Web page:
Absorption costing is a costing technique in which all the costs associated with the production of a good or service are accounted for. It is used by companies to create a complete picture if their financial situation. It takes into account both variable and fixed costs. The advantages of a company using absorption costing is that it recognizes the importance of fixed costs in production this ensures that all costs are accounted for. When production remains constant but sales fluctuated absorption costing will show less fluctuation in net profit. Absorption costing is the preferred method to prepare financial accounts. Absorption costing does not underestimate the importance of fixed costs. It also avoids small losses being reported, fixed overheads will be deferred and included in the closing inventory valuation and will be recorded as an expense only in the period in which the goods are sold. Loses are therefore unlikely to be reported in the periods when stocks are being built up. Although this can be seen as disadvantage as it hides loses.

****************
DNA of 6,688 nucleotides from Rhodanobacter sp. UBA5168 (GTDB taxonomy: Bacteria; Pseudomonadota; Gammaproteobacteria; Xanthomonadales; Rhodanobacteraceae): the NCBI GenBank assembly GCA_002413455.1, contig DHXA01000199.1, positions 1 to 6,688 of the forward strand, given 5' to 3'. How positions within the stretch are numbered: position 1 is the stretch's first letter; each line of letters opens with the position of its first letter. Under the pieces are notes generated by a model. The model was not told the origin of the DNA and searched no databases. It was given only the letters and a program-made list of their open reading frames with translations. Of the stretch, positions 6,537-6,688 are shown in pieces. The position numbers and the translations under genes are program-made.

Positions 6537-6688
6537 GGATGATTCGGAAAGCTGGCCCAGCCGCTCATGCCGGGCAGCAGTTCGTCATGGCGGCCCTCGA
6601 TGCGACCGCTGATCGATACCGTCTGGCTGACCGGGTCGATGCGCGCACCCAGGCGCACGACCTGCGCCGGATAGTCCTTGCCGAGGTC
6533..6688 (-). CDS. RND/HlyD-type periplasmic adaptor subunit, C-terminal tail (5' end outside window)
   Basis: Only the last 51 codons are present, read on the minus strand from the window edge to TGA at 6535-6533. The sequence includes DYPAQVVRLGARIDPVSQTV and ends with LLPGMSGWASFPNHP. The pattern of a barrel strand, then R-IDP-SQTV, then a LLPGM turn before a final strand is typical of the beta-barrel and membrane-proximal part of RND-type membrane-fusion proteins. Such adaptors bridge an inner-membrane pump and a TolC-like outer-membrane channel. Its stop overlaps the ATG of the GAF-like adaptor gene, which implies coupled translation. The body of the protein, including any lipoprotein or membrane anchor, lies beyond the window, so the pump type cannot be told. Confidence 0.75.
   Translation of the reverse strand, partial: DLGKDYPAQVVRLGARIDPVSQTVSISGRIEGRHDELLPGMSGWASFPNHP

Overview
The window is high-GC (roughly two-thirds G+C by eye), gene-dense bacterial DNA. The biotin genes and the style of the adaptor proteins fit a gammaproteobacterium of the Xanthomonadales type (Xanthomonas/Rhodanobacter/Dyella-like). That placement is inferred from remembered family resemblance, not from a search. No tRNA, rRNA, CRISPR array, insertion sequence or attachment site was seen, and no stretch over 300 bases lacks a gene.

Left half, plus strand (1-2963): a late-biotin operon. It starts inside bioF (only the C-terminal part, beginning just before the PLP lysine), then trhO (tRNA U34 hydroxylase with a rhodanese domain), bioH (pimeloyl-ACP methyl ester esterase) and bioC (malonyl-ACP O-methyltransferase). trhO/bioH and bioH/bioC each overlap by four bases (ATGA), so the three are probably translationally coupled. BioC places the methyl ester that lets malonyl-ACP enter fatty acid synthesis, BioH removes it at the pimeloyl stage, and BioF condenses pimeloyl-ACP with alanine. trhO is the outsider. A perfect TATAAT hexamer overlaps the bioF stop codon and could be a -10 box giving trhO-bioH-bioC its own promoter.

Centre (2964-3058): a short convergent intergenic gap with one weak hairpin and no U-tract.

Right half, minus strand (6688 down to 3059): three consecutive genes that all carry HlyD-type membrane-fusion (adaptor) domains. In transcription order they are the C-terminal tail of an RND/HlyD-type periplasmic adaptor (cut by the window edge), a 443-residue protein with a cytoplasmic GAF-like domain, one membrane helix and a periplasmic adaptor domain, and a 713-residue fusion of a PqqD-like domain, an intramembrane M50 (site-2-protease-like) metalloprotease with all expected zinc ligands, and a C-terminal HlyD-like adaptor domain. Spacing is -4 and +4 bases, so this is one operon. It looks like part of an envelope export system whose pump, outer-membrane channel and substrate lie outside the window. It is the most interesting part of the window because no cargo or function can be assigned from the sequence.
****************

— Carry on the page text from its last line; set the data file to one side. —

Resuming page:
However there are disadvantages of absorption costing for example as it emphasized on total costs namely both variable and fixed it is not so useful for management to use to make decisions, planning and control. Also as the manager’s emphasis is on total cost the cost volume profit relationship is ignored. The manager needs to use his intuition to make decision.
Marginal costing is the accounting system in which variable cots are charged to cost units and the fixed costs of the period are written off in full against the aggregate contribution. The marginal costing technique makes a sharp distinction between variable costs and fixed costs. It is the variable cost on the basis of which production and sales policies are designed by a firm following the marginal costing technique. Under marginal costing inventory stock for profit measurement is valued at marginal cost. It is in...
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